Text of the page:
Kolkata: The North Eastern Electric Power Corporation Limited (NEEPCO) is set to shut down its Ranganadi (Panyor) Hydro Electric Plant (RHEP) in Yazali under Lower Subansiri from 2 February, but is yet to find a place to dump the silt.The shutdown will last till 30 April.
Though the NEEPCO has said that it is ‘mandatory maintenance,’ insiders say the shutdown has been forced due to a leakage in one of the tunnels. Speaking to this daily, Head of the RHEP, PC Barman said that other repairs at the plant will be done as planned.
“When the dumping ground is finalized, we will start the de-silting,” he said, adding that a wall will be built near the dumping site to stop any spillage. Burman further said that there were no reasons for downstream people in Arunachal or Assam to panic since the “deposited silt will not be unsettled even if the reservoir of the plant is dewatered”.
A committee formed by the Papum Pare district administration which includes two members from the Lichi-Cher Ranganadi Project Affected Area Management Committee (LCRPAAMC) had visited the probable silt dumping locations in Chun village.
Bamang Tare, one of the members of the committee said that the owner of the area of one of the two dumping sites, downstream of the plant, refused to give the go-ahead sign. The other identified site is in the upstream of the reservoir, deemed too close to the reservoir.
Allaying fear of the downstream, the project head said that winter, which is lean season for the plant, is the best possible time to shut down the plant as there will be no loss of power or large scale damage downstream.
He said that “since the water will be released 15 cumec per second, there will be no impact downstream.” Burman further said that if de-silting is done then the capacity of the reservoir will increase.
According to an earlier NEEPCO circular, during the shutdown time, 1 cumec of water, in addition to the normal river inflow will be released, after which the normal river flow will continue during the entire shutdown period.
He further said the reservoir will be opened for nine days during the shutdown. NEEPCO was supposed to start the shutdown on 1 February but it has been delayed by one day to enable people to secure their animals and sand and boulder mines.
Papum Pare Deputy Commissioner Dr Joram Beda said that after a meeting with the downstream affected and the NEEPCO, a joint committee headed by APCS officer Khoda Rakhi, was constituted with members drawn from the district administration and the downstream organisation.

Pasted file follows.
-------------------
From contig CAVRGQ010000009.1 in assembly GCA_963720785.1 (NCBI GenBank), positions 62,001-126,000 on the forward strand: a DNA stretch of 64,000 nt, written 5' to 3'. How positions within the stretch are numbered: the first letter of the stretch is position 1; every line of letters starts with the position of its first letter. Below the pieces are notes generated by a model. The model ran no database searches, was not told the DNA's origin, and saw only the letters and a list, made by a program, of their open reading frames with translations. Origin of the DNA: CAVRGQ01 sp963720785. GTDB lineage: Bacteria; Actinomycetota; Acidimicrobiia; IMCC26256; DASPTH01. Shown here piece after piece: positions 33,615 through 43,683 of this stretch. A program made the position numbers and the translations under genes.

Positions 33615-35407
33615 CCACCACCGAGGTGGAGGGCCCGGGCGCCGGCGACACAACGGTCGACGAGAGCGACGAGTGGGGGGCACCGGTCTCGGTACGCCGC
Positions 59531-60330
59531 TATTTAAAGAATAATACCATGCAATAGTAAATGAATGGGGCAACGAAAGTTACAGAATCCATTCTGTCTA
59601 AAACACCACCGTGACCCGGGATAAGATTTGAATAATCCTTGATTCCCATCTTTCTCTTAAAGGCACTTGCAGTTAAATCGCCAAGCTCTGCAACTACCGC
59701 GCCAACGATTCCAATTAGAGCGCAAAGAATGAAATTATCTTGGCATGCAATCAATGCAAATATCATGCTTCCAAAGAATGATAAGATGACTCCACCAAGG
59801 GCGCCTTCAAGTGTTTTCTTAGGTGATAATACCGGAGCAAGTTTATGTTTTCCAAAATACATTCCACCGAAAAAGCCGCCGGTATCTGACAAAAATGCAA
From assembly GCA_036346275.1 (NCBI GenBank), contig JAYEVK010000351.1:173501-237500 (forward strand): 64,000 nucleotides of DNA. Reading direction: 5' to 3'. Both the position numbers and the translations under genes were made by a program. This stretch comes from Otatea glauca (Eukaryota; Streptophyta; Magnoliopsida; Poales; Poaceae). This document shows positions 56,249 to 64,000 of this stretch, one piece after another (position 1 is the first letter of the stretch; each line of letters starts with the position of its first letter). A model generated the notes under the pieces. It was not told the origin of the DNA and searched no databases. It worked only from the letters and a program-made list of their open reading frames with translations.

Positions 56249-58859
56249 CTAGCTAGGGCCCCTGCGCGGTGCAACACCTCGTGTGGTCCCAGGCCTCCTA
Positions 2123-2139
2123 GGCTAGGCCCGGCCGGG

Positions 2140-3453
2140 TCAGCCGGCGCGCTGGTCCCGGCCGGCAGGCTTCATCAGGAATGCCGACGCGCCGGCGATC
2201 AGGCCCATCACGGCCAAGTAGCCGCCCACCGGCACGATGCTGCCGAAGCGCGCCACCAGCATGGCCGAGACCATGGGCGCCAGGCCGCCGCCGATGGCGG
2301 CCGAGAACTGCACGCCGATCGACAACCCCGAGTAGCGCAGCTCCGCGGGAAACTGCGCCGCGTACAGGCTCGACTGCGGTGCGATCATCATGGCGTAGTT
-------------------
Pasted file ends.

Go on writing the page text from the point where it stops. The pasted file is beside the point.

The committee is supposed to finalise the dumping site on 3 February. Dr Beda said water released from the dam has to be slow and gradual so that there is no drastic increase in the river’s level. He further said that during the meeting it was decided that RHEP will take all steps to ensure that silt does not travel downstream and that it is removed from the dam mechanically.
Earlier, two downstream organisations-the LCRPAAMC and the All Kimin Youth Welfare Association (AKYWA) had said that they would not allow the shutdown unless NEEPCO made its standard operating procedure in regards to silt dump public.
Following the representations from downstream, the district administration had called a meeting for finalization of dumping site, among other issues. Gida Kakum, president of the AKYWA said that the NEEPCO will have to ensure the safety of the downstream villages. The current shutdown is being done after the last one in 2006.
According to the NEEPCO circular, the shutdown is to facilitate “repairing works at various locations of the project, such as the power house, surge shaft gates, tunnel, intake, dam gates, etc for which dewatering of the reservoir and the tunnel is essential.” During the shutdown, the river inflow of the Ranganadi shall have to be diverted from entering into the tunnel and the same shall be released downstream by opening of the radial gates of the Ranganadi dam, the circular reads.
In the circular, the corporation had said that it shall “not take any responsibility for any loss/damage to life and property etc in case of any accident owing to violation of the notice,” prompting reactions from the two downstream organizations. The NEEPCO in its circular had also asked the villagers residing in and around the reservoir area as well as on the bank of Panyor on the downstream of diversion dam and Pare, downstream of Powerhouse, not to go near the reservoir or on the banks of the rivers.